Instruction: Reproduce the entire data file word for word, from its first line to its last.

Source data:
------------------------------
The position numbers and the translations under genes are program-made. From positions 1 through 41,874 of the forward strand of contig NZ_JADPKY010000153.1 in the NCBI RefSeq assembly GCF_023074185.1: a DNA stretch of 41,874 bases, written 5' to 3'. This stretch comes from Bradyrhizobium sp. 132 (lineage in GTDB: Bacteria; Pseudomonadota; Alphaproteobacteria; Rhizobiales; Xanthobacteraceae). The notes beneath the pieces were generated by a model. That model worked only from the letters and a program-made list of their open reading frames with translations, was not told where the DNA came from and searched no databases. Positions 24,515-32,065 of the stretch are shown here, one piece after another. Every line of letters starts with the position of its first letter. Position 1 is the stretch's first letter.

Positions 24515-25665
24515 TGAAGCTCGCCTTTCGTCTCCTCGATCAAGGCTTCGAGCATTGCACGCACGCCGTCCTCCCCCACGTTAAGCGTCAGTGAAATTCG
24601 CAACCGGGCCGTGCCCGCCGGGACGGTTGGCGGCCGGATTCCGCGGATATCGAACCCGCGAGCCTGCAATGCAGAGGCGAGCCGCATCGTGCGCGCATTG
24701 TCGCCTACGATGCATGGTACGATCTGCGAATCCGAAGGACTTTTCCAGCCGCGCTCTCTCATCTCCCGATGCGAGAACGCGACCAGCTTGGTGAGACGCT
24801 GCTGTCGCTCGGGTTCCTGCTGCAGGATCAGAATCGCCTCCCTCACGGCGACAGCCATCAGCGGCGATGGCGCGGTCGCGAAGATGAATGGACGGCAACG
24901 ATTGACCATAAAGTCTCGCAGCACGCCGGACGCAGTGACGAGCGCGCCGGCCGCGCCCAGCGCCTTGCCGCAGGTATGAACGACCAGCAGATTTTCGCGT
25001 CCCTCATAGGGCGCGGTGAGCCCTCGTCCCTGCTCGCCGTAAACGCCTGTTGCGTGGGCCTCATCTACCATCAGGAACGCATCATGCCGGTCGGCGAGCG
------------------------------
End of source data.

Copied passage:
The position numbers and the translations under genes are program-made. From positions 1 through 41,874 of the forward strand of contig NZ_JADPKY010000153.1 in the NCBI RefSeq assembly GCF_023074185.1: a DNA stretch of 41,874 bases, written 5' to 3'. This stretch comes from Bradyrhizobium sp. 132 (lineage in GTDB: Bacteria; Pseudomonadota; Alphaproteobacteria; Rhizobiales; Xanthobacteraceae). The notes beneath the pieces were generated by a model. That model worked only from the letters and a program-made list of their open reading frames with translations, was not told where the DNA came from and searched no databases. Positions 24,515-32,065 of the stretch are shown here, one piece after another. Every line of letters starts with the position of its first letter. Position 1 is the stretch's first letter.

Positions 24515-25665
24515 TGAAGCTCGCCTTTCGTCTCCTCGATCAAGGCTTCGAGCATTGCACGCACGCCGTCCTCCCCCACGTTAAGCGTCAGTGAAATTCG
24601 CAACCGGGCCGTGCCCGCCGGGACGGTTGGCGGCCGGATTCCGCGGATATCGAACCCGCGAGCCTGCAATGCAGAGGCGAGCCGCATCGTGCGCGCATTG
24701 TCGCCTACGATGCATGGTACGATCTGCGAATCCGAAGGACTTTTCCAGCCGCGCTCTCTCATCTCCCGATGCGAGAACGCGACCAGCTTGGTGAGACGCT
24801 GCTGTCGCTCGGGTTCCTGCTGCAGGATCAGAATCGCCTCCCTCACGGCGACAGCCATCAGCGGCGATGGCGCGGTCGCGAAGATGAATGGACGGCAACG
24901 ATTGACCATAAAGTCTCGCAGCACGCCGGACGCAGTGACGAGCGCGCCGGCCGCGCCCAGCGCCTTGCCGCAGGTATGAACGACCAGCAGATTTTCGCGT
25001 CCCTCATAGGGCGCGGTGAGCCCTCGTCCCTGCTCGCCGTAAACGCCTGTTGCGTGGGCCTCATCTACCATCAGGAACGCATCATGCCGGTCGGCGAGCG